5 Ways to Consume Media Critically



5 Ways to Consume Media Critically

With so much fake news out there, how can you tell fact from fiction? Here’s Congresswoman Alexandria Ocasio-Cortez’s answer – and it’s a good one.

First of all, it’s important to understand that there’s a BIG difference between a fact and a story. The story (often pushed in the article headline) is frequently stretched, mischaracterised or dramatised to get readers to click. These stories may be based on facts but are told in a way that twists facts and people will take away the wrong information. Why do they do this? Because conflict and drama tend to generate more clicks, views and – ultimately – revenue.

But does this mean we stop reading the news? Not at all. We just need to start learning to consume media critically. Here are 5 tips on how to start:

1. Don’t rely on just one source – Refer to multiple sources (and perspectives) to get the whole story.

2. Every media outlet has their respective slants or biases – Reading other pieces of content form the same news outlet can help you recognise them – this will help you get past the story to the facts.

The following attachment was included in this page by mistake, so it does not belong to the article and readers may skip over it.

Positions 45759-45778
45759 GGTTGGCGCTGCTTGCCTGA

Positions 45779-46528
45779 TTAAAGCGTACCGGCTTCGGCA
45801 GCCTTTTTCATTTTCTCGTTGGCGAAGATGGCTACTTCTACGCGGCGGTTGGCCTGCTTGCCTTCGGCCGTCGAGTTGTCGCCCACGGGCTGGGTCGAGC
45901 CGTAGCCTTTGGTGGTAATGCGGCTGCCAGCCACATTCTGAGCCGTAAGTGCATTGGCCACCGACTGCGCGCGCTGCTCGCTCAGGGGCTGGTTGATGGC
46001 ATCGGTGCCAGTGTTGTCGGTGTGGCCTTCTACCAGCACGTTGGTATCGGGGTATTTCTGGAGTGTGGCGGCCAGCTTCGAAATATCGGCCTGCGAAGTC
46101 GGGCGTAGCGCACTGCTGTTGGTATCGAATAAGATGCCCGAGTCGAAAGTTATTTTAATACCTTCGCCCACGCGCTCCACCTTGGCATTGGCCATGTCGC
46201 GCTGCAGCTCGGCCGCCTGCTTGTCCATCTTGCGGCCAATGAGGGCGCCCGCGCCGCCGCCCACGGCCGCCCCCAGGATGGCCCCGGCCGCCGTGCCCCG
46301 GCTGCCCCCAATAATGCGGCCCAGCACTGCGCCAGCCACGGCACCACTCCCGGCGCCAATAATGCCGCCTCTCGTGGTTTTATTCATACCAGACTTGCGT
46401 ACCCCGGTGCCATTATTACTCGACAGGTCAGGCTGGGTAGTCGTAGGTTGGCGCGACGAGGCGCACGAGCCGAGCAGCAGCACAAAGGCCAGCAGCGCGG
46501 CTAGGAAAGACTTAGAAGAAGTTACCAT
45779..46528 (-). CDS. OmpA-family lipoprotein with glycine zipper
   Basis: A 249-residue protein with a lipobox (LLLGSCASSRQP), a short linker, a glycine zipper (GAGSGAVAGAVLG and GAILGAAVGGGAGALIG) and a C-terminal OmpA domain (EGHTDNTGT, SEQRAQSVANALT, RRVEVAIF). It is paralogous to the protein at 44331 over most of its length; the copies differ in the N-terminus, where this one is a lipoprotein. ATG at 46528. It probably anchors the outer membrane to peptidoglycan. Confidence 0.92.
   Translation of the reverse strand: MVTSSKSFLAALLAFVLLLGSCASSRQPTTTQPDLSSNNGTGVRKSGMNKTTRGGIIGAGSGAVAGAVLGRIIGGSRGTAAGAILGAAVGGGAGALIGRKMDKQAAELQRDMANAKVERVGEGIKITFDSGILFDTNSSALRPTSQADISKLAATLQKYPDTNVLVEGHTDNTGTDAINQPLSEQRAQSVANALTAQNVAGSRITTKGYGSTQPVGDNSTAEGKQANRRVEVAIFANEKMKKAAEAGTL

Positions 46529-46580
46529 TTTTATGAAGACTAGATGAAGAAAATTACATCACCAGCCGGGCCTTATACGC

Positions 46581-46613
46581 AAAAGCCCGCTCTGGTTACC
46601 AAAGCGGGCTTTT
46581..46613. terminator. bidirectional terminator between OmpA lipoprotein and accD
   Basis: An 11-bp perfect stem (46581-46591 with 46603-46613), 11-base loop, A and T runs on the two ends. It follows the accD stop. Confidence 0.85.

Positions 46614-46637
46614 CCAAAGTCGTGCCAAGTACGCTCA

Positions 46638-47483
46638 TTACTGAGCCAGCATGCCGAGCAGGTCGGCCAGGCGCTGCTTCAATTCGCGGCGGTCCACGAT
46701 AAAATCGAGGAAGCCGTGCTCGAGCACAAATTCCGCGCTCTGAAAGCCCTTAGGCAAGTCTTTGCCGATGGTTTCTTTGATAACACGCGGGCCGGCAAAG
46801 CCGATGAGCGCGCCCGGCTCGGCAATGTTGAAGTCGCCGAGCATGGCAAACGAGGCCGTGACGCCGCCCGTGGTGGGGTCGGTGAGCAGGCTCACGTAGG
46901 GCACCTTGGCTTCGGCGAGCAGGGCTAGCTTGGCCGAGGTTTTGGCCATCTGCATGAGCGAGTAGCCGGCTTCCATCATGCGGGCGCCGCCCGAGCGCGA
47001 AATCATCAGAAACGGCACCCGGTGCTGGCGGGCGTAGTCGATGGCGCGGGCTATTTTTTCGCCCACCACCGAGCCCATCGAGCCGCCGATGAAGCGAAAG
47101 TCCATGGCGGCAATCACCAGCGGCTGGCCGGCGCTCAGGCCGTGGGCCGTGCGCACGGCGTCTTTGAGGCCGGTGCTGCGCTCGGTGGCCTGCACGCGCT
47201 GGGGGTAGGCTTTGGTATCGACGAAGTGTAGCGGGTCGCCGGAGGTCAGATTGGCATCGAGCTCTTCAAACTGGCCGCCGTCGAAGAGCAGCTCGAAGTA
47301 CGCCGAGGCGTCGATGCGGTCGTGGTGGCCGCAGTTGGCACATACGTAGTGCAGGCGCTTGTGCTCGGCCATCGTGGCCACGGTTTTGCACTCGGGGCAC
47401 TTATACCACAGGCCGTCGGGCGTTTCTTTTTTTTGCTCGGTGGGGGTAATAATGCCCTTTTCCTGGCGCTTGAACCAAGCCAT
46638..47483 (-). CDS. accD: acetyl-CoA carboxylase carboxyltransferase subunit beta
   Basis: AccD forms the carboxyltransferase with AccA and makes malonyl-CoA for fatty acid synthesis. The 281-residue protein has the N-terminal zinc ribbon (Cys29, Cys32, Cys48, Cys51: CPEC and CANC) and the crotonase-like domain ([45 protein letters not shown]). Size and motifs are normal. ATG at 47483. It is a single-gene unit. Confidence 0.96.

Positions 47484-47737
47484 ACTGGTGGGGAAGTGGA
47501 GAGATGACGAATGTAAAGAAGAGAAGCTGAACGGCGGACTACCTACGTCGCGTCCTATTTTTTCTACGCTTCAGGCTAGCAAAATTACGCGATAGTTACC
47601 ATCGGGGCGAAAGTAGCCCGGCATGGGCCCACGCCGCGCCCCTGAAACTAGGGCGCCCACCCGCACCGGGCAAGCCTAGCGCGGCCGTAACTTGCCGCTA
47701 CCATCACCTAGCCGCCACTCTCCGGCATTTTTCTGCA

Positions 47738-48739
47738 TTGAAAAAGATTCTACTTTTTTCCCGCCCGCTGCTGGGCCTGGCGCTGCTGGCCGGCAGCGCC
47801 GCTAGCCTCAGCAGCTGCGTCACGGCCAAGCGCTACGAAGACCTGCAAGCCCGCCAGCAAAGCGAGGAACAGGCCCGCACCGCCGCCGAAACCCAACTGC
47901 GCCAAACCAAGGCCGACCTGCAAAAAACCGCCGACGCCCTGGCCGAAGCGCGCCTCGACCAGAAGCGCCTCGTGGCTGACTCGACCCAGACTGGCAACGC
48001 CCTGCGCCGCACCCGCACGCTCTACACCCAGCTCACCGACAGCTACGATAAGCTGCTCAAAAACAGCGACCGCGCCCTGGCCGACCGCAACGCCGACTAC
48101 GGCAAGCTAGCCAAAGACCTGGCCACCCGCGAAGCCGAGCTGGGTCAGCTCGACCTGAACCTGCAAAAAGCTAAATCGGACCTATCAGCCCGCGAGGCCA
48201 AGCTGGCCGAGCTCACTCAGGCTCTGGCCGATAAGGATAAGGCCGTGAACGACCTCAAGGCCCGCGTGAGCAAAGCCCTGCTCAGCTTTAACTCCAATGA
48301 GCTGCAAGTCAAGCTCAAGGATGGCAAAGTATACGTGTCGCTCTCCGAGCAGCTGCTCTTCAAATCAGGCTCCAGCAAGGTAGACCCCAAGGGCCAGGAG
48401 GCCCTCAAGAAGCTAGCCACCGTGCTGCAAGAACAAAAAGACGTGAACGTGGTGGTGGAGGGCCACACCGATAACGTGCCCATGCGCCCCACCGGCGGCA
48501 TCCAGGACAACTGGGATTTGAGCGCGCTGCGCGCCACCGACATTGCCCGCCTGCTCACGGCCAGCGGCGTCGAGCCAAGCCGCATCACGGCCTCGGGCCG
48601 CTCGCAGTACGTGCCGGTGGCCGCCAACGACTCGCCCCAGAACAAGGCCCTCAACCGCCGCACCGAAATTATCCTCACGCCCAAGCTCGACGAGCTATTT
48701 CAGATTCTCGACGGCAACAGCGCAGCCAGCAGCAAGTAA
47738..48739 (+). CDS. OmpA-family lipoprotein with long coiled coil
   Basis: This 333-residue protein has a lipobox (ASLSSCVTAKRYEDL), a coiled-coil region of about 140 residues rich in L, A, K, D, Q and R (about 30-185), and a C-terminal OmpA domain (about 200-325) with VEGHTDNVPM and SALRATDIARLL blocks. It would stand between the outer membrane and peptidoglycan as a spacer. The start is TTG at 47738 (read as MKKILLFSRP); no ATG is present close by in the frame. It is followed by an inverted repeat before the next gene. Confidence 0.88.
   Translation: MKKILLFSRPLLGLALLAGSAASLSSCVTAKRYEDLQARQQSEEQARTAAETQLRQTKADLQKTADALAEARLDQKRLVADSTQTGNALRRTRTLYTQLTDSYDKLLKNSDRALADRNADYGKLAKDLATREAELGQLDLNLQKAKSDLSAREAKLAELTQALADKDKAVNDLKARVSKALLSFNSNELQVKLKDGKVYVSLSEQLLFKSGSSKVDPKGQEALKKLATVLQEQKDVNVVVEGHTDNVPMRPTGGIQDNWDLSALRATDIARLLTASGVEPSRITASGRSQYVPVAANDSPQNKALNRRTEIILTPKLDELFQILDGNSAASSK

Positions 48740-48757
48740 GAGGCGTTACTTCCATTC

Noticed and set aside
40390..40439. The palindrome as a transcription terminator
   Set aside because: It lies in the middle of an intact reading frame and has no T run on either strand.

3. Identify the journalists whose work you trust and respect and follow them on social media – Many journalists post short, fact-based updates on social media. This will help you customise your social media feed and help them get the facts out without the bias of a media outlet.

4. Take a break – Many headlines are designed to trigger an emotional response. If you feel yourself getting angry, pause.

5. Think before you share – Sharing a story that isn’t true is how fake news spreads. So before you retweet or reblog an article, do a quick Google search on the topic to get the full story.